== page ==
The first story that caught my eye in the New York Times this morning was about advertisers cancelling ads on the Glenn Beck Show on Fox News.

ABOUT a dozen companies have withdrawn their commercials from “Glenn Beck,” the Fox News Channel program, after Glenn Beck, the person, said late last month that President Obama was a racist with a “deep-seated hatred for white people or the white culture.”

The companies that have moved their ads elsewhere in recent days included ConAgra, Geico, Procter & Gamble and the insurance company Progressive. In a statement that echoed the comments of other companies, ConAgra said on Thursday that “we are firmly committed to diversity, and we would like to prevent the potential perception that advertising during this program was an endorsement of the viewpoints shared.”

The companies that have moved their ads elsewhere in recent days included ConAgra, Geico, Procter & Gamble and the insurance company Progressive. In a statement that echoed the comments of other companies, ConAgra said on Thursday that “we are firmly committed to diversity, and we would like to prevent the potential perception that advertising during this program was an endorsement of the viewpoints shared.”

The companies may still be advertising on Fox, but not on Glenn Beck’s shows.  A small victory. 

Then there is the still optimistic Eugene Robinson reminding us this morning what thing would have been like if Obama had lost.

We’re told the economy is on the mend, but we still see six-figure job losses every month. The health-care debate has become so polarized that even if it ends in breakthrough legislation, chances are that opponents will still be irate and supporters more exhausted than overjoyed. The deficit is gargantuan, bipartisanship is nonexistent, the prison at Guantanamo is still open, and the war in Afghanistan looks like a potential quagmire. The summer has become a bummer.

But anyone sliding into a slough of despond should keep things in perspective. Almost every day, there’s some reminder of how far we’ve come since President Obama’s inauguration — and how much worse things could be.

On Thursday, there were two such aide-mémoires. The first was a report in The Post that Dick Cheney, in his upcoming book, plans to detail his behind-closed-doors clashes with George W. Bush. The story, by Post reporter Barton Gellman — whose book “Angler” is the definitive account of how Cheney, as vice president, basically tried to rule the world — quotes a source as saying that Cheney believes Bush went all soft on him during the second term.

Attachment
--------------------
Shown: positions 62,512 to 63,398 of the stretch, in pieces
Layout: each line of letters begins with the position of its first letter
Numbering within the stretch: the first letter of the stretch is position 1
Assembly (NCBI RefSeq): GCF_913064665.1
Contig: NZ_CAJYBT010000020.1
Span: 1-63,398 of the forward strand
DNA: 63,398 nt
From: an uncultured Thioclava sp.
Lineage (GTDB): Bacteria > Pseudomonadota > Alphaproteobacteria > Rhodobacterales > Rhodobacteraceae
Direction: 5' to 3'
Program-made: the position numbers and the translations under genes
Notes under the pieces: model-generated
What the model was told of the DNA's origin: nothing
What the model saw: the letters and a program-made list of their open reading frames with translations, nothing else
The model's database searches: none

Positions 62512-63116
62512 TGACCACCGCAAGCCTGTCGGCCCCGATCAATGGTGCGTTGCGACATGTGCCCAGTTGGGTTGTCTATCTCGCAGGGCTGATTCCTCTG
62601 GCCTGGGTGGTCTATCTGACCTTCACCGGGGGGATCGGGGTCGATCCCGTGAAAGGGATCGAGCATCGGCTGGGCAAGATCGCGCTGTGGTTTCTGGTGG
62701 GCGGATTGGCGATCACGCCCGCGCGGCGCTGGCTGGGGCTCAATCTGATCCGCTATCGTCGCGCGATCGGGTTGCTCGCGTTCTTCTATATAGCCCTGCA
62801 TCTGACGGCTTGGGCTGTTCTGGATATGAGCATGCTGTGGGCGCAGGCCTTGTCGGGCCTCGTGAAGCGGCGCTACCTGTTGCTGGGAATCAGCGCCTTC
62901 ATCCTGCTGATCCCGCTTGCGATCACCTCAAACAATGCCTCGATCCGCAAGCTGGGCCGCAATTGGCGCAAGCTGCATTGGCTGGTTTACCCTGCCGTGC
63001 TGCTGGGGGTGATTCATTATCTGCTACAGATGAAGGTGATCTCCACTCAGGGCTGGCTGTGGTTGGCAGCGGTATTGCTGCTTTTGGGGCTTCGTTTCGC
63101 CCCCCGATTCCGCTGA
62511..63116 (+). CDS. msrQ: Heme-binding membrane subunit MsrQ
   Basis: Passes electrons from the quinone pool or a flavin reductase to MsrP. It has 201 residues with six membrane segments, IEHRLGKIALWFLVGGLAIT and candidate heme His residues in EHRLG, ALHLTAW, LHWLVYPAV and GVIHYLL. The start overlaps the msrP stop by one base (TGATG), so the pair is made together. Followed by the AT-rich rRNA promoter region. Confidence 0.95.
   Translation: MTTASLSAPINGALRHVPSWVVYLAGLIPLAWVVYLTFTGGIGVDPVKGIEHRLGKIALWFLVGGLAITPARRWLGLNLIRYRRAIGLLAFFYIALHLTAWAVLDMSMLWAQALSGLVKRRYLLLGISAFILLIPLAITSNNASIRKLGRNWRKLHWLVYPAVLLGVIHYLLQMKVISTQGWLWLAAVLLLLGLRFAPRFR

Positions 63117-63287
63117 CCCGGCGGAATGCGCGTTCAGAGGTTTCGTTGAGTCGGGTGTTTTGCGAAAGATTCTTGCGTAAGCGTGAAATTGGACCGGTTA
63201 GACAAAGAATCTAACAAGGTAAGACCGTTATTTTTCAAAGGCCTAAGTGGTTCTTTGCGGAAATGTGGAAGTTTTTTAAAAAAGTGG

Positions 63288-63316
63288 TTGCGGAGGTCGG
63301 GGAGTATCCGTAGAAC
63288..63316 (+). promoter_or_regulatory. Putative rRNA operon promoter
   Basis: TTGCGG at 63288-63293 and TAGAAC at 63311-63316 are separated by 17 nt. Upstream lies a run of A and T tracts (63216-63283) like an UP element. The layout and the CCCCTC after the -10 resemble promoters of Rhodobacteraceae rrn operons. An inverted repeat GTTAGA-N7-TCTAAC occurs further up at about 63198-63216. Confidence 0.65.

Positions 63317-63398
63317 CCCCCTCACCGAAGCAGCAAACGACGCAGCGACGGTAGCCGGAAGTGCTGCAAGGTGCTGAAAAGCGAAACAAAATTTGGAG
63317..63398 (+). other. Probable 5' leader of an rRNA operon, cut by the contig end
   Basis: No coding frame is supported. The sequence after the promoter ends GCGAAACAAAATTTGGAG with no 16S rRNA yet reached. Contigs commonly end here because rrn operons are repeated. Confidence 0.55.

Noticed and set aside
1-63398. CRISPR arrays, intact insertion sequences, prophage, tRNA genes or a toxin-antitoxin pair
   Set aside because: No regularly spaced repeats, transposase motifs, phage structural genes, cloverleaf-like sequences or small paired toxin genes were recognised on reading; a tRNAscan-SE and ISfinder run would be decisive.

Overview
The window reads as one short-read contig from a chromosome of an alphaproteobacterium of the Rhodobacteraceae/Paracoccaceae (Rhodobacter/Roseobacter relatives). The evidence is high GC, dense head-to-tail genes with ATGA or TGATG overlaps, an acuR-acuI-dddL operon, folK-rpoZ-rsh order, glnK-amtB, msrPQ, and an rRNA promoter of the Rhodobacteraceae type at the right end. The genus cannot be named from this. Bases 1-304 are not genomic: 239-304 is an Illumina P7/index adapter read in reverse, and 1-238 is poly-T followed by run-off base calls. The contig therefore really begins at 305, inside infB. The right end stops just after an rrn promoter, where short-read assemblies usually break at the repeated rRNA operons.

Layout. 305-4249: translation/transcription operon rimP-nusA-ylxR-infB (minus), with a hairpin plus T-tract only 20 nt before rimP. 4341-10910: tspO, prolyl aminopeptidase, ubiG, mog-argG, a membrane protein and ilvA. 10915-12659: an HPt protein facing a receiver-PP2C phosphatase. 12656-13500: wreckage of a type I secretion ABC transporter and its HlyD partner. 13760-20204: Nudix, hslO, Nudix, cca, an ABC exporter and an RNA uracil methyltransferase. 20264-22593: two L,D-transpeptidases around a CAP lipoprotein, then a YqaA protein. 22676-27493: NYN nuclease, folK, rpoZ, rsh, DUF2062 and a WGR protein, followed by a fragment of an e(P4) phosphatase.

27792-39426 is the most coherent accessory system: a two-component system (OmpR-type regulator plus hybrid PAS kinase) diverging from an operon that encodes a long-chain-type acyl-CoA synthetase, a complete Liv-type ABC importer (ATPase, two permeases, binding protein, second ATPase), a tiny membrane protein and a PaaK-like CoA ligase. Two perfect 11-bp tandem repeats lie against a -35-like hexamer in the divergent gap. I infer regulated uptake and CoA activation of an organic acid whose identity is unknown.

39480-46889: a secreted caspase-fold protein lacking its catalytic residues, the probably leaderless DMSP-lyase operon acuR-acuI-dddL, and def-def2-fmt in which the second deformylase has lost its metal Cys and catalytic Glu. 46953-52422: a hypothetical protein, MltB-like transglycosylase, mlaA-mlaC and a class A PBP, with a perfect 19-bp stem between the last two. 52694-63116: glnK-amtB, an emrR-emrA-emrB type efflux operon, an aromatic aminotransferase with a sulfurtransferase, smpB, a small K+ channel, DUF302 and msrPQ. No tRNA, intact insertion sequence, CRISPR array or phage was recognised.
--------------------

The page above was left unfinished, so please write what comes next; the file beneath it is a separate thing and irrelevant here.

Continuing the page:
That was when Bush ordered a halt to the waterboarding of terrorism suspects, closed the secret overseas CIA prisons, made diplomatic overtures to hostile states such as North Korea and Iran, and generally started to behave in ways that Cheney apparently deemed entirely too reasonable.

Othere recent revelations (not by Mr. Cheney) include his wanting a pardon for Scooter Libby (and not getting it) and his campaign to build secret prisons.  If this is true, more places than the Brattleboro, Vermont need to be indicting Dick Cheney for war crimes.  And does this mean that Cheney was no longer President during the second W term? 

Robinson continues

I know that I’m not alone in wishing that Obama were moving more quickly to erase the stain that the Bush-Cheney excesses left on our national honor. I wish Guantanamo were already closed — but Obama did set a date certain for shutting the place down and pledges to follow through. I’m troubled that he hasn’t flatly rejected the concept of indefinite detention — but he at least recognizes that some kind of due process needs to be involved.

I’m most troubled by Obama’s resistance to a full-bore investigation of the Bush-Cheney transgressions. I can only hope that the president sees the error of his ways — or at least that the probe of CIA interrogation abuses that Attorney General Eric Holder might launch is allowed to follow the evidentiary trail to whatever crimes it may reveal.

We are then reminded that Sarah Palin could have replaced Dick Cheney as Vice President.

But witness Sarah Palin’s weird near-daily eruptions — about imaginary death panels and the like — and reflect on what the summer would have been like if she were serving as vice president of the United States.I don’t know about you, but I’m feeling much better about everything.

I’m seeing some signs of hope too, Gene.  I never believed that the election of Barack Obama was a magic bullet that was going to instantaeously cure all our ills, but it sure does make a difference in lots of intangible ways.  The biggest being the need to confront our continued racism.